- Indian government to discuss regulation with OTTs
- Frameworks designed for old media should not apply to OTTs
- Minister aims for India to “take a lead” in content creation
The Indian Ministry of Information and Broadcasting is conducting discussions with streaming video services in the region to examine regulatory and best practises.
Speaking on Sunday at the Film Bazaar in Goa, Ministry of Information and Broadcasting additional secretary Atul Kumar Tiwari said: “The consensus was that there is a need for some amount of regulation, a code of conduct, some kind of avowal of checks and how you’d like to control yourself, and eventually it is self-restraint that is going to be very important.
“But there is also a talk on who will do that and whether all the OTT providers should come together. They are not as yet.”
According to a report by Variety, Tiwari said the old frameworks which were designed for print media, film and TV should not be applied to online services.
In July, India’s Ministry of Information and Broadcasting has opened talks with members of the India broadcasting and media industry about creating a National Broadcast Policy.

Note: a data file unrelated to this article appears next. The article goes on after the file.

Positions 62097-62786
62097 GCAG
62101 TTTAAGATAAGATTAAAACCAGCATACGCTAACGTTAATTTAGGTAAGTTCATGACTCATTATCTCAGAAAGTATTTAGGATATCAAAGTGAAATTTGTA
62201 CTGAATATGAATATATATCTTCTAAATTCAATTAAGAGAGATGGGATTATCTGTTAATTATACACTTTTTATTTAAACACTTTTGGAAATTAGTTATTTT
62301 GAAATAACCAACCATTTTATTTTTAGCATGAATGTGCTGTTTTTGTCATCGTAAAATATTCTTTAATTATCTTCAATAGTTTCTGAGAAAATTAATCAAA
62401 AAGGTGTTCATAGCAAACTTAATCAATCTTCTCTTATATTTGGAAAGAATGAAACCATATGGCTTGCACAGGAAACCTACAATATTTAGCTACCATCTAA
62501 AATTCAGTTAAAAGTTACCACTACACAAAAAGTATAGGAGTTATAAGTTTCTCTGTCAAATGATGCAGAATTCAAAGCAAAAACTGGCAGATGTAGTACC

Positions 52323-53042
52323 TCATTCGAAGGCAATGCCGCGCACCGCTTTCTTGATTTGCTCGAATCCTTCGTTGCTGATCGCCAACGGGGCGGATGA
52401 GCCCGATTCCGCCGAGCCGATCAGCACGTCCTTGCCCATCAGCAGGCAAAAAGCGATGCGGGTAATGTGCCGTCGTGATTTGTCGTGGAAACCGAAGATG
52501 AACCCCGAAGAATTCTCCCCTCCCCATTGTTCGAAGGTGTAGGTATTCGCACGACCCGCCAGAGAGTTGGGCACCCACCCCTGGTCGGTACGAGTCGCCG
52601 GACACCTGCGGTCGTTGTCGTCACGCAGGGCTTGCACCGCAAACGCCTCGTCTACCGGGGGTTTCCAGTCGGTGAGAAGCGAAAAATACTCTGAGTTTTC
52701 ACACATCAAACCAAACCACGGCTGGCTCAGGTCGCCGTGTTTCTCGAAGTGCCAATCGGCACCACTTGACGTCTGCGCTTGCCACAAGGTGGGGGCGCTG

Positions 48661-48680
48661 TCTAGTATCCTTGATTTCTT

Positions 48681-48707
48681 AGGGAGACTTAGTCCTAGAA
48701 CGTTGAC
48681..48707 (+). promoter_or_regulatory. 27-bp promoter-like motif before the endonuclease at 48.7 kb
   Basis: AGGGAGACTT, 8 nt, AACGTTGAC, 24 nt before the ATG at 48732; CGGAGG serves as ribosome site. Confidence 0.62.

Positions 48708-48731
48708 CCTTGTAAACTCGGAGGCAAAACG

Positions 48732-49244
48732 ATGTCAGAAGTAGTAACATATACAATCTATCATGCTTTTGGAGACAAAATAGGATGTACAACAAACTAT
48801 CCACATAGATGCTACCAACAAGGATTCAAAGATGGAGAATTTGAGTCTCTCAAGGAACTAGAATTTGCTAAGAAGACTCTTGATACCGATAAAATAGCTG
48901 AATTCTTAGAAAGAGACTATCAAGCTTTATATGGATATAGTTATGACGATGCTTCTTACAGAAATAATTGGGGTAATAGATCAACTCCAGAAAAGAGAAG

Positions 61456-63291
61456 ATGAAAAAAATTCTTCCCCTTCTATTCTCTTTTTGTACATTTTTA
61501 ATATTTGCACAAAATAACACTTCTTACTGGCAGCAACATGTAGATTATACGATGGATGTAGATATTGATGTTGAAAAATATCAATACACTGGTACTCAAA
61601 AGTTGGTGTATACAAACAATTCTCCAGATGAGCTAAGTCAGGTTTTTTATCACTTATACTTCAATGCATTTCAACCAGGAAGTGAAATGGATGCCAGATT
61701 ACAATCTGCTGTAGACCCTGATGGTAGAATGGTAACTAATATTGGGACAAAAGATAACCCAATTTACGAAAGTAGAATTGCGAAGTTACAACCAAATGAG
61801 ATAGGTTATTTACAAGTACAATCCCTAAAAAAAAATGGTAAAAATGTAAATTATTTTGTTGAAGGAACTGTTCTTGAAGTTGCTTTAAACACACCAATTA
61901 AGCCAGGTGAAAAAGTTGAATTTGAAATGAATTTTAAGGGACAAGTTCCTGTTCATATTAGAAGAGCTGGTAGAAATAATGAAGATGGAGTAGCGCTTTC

The aim of the policy will be to address issues that are challenging the sector, with the aim of promoting more self-regulation.
While in January Netflix and other leading Indian OTT platforms signed an agreement to self-regulate content in the booming Indian market, Amazon Prime Video was absent from the signatories.
Tiwari acknowledged: “Some big names are not there in the list.
“Maybe they should come together so that there is some amount of enforcement, some respect for these guidelines and deterrent actions for those who violate those guidelines. If the regulation takes shape ever, it will take shape around these broad lines only.”
He acknowledged the possible costs of either self-regulation or government-mandated regulation.
“I’d like to request the OTT platforms to not go berserk in the sense of violence, sex, and other (things), which many of the creative people think that it is going to sell them,” he continued: “Ultimately what is going to sell them is good narrative, good picturisation, good quality stuff.”
He warned that over-regulation could stifle creativity: “India is poised to become a big market and a centre for content creation. I’d like India to take a lead in content creation.”